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Reference strains aid genetic testing for Rett syndrome

by  /  26 March 2014

Genetic testing: Tests for Rett syndrome need to detect the hundreds of different mutations seen in MeCP2 in people with the syndrome.

Researchers have established a set of commercially available cell lines that can help gauge the quality of tests for Rett syndrome, they reported in the March issue of the Journal of Molecular Diagnostics1

Rett syndrome is an autism-related disorder characterized by a sudden loss of language and motor skills around 1 year of age. In most cases, it is caused by mutations in the MeCP2 gene. Despite this clear genetic cause, there is no federally approved genetic test for Rett. Each clinical laboratory uses its own homegrown assay.

Any comprehensive Rett test must be able to detect the myriad MeCP2 mutations found in people with the syndrome. About 60 percent of Rett cases can be traced back to eight mutations that each change a single DNA base in the gene. Overall, however, there are hundreds of MeCP2 mutations that can cause Rett.

To test the reliability of a genetic test for Rett, laboratories need reference strains with known MeCP2 mutations. Few of these strains have been commercially available, so the researchers generated 34 reference cell lines, available from the NIGMS Human Genetic Cell Repository.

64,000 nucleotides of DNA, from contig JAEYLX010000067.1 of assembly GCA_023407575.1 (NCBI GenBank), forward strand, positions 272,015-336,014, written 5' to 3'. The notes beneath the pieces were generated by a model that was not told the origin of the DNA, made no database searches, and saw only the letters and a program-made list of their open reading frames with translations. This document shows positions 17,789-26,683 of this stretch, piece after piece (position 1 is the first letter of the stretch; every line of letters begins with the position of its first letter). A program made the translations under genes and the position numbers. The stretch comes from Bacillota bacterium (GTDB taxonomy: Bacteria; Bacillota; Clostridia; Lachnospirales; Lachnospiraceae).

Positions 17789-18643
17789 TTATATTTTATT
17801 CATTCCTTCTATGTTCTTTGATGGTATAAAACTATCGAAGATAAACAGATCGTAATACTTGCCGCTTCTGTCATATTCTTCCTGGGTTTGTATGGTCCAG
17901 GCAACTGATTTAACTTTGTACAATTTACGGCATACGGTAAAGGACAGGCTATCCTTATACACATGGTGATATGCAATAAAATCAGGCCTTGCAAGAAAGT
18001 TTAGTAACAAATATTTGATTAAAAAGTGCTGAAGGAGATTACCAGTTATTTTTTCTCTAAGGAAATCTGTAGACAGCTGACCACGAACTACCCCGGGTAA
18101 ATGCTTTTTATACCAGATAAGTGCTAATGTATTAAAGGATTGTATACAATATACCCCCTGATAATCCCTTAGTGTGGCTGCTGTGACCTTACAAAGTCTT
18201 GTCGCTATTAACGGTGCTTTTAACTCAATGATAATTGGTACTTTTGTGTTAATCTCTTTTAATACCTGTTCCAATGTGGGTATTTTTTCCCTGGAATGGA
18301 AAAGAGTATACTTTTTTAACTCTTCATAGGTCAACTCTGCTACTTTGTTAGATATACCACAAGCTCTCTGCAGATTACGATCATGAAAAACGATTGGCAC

The researchers started with eight existing Rett syndrome cell lines from the Coriell Cell Repositories. They also took blood samples from 27 individuals with Rett syndrome and derived immortal cell lines from them.

The 34 cell lines include the eight common mutations, as well as duplications and deletions within the gene, mutations that shift the genetic code and ones that alter correct splicing of the gene into protein.

The researchers sent these cell lines to up to five laboratories that perform routine clinical genetic testing. Each of the laboratories identified and confirmed the syndrome-causing mutation in each of the cell lines. 

Mutations in MeCP2 are generally lethal in boys, making Rett syndrome a mainly female disorder. The collection includes two rare mutations from males with Rett.

References:

1: Kalman L.V. et al. J. Mol. Diagn. 16, 273-279 (2014) PubMed